In today’s day and age, many children are consuming way too much sugar than the recommended Dietary Guidelines for Americans. As a result of this high consumption of sugar, many children are at risk of obesity, cardiovascular disease, and obesity. Medical researcher’s from the Perelman School of Medicine at the University of Pennsylvania were interested in finding out if warning labels on sugary beverages would have an effect on parents in whether if they would be less likely to buy those beverages for their kids. Despite the fact that some states are required by law to have warning labels on sugary beverages, there isn’t much evidence which shows how those labels influence purchasing habits of parents. Since 50% of children under the age of eleven drink sugary sweetened beverages often, many worry about the adverse effects linked with the consumption of those beverages, according to Christina Roberto, PHD. According to Dr. Roberto and her researcher’s because of the believe that certain types of sugary sweetened drinks like flavored waters and other sport drinks are healthier options by parents, those need to be labeled as well.
In conducting the study, Dr. Roberto and her researchers carried out an online survey of 2,381 parents, who had a child between the ages of six to eleven years of age. Moreover, most of these participants came from diverse racial and ethnic minorities. The parents were divided into six groups. These groups were a calorie group, which saw a label that showed the amount of calories in that beverage, a control group, which didn’t see warning labels on beverages, and four warning label groups, which saw one of four kinds of warning labels that warned about the possible negative consequences of drinking sugary sweetened beverages. After categorizing them in groups, the participants were asked to choose a beverage for their kid. The results of their choices, depicted that they were similar to those on effects of tobacco warning labels. To be specific, 40% of parents in the health warning label groups said that they would choose a sugary sweetened beverage for their kids as opposed to 60% of the participants who didn’t look at the labels said that they would also choose a sugary sweetened beverage for their kids. Not only that, but 53% of the participants who looked at the the calorie labels also said that they would choose a sugary sweetened beverage for their kids. Overall these results show that including health labels on sugary sweetened beverages is can be a very crucial and influential method in educating parents about the negative health outcomes linked with sugary sweetened beverages, and therefore push them to make less of those purchases for their kids. Also, 75% of those parental participants supported to have them included on sugary sweetened beverages, when they were evaluated for consumer support.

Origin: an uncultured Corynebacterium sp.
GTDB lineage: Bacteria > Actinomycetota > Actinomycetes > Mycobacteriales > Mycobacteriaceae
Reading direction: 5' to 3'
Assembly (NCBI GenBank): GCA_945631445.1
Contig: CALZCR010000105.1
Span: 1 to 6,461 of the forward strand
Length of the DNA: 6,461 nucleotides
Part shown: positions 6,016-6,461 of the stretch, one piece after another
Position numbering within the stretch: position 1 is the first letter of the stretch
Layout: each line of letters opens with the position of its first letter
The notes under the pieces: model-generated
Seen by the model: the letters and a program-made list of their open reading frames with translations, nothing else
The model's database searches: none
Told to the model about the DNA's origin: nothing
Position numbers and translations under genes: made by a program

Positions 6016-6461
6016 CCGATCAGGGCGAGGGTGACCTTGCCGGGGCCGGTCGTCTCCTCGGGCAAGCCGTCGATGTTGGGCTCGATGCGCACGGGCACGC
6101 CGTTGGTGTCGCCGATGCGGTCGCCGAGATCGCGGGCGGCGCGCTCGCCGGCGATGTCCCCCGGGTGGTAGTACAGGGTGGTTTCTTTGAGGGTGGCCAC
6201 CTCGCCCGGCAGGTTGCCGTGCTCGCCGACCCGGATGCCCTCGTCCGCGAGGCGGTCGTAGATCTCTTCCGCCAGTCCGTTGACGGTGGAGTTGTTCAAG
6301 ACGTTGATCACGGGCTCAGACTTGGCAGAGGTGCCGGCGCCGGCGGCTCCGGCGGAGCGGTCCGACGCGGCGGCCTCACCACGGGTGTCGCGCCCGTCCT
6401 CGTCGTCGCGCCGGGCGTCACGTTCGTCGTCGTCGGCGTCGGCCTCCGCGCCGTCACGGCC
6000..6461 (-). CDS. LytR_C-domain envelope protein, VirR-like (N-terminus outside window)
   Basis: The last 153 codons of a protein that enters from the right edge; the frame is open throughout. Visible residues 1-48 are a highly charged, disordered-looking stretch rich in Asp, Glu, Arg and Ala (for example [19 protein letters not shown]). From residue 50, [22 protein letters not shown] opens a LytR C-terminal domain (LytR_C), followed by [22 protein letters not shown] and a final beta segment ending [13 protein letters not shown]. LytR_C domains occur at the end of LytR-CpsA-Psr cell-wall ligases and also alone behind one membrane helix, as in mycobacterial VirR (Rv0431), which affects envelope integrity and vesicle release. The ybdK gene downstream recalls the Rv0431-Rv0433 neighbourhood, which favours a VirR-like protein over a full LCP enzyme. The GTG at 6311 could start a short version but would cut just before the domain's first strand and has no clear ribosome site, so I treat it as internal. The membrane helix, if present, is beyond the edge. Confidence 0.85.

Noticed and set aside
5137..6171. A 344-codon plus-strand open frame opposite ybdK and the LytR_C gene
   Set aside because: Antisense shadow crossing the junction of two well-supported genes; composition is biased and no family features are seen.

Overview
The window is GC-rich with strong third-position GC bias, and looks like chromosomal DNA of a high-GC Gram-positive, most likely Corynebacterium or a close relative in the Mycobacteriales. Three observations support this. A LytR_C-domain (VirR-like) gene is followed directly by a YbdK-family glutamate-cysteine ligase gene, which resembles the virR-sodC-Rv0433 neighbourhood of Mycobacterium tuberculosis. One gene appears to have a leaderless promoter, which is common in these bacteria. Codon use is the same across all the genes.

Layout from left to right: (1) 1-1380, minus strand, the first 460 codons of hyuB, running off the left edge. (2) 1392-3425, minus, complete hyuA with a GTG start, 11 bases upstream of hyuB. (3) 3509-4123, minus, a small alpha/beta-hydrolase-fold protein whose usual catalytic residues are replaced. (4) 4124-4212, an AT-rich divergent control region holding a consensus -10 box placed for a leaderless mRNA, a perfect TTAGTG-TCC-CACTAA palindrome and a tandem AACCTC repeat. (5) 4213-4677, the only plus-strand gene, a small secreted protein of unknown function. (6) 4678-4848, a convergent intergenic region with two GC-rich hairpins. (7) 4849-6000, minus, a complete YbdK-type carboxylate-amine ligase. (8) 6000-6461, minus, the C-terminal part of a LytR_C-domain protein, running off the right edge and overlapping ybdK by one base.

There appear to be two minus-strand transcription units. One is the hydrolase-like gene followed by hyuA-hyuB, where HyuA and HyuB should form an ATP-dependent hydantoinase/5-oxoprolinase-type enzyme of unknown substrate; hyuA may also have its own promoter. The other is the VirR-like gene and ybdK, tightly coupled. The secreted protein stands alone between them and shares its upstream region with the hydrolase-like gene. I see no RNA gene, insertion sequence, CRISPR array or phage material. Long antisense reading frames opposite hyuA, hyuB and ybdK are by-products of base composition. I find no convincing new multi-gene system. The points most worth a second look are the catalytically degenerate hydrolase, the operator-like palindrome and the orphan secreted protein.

The link between labeling sugary sweetened beverages and parents being less willing to buy those drinks for their kids is connected with smoking and lung cancer in 1950. In 1950, three scientific papers were published in hopes to persuade Americans that smoking was directly and indirectly correlated with cancer, the scientific papers depicted how the from the preceding fifty years of 1950 that lung cancer rates as tobacco consumption increased, illustrated that the biological mechanism to developing lung cancer was due to smoking, it also showed that hospital patients who smoked heavily were more than likely to develop lung cancer than those patients who smoked lightly and didn’t smoke. Because of these undeniable facts about the connection between smoking and cancer, the US Surgeon requires cigarette companies to have warning labels on their products. In the same way, just like cigarettes there’s been a persona in the US and other parts of the world that soda or other sweetened beverages aren’t harmful to people, but with adverse health effects from consuming these products being more and more prevalent in kids in the US in this case, many parents are being more cautious about making purchasing choices on sugary sweetened drinks. Thankfully, warning labels on these beverages has helped many parents in this study make healthy purchasing choices for their kids, and hopefully this will be a continuous thing all around the world. Personally, growing up, my dad would always emphasize to me not to drink soda and other sweetened beverages often, and because of this I’ve been able to maintain a life free of obesity, cardiovascular disease, and diabetes.
The influence of sugar-sweetened beverage health warning labels on parents’ choices, Christina A. Roberto et al., Pediatrics, published online January 2016, abstract.
Perelman School of Medicine at the University of Pennsylvania news release, accessed 14 January 2016 via Newswise.
CDC, Consumption of added sugar among U.S. children and adolescents, 2005–2008, accessed 14 January 2016.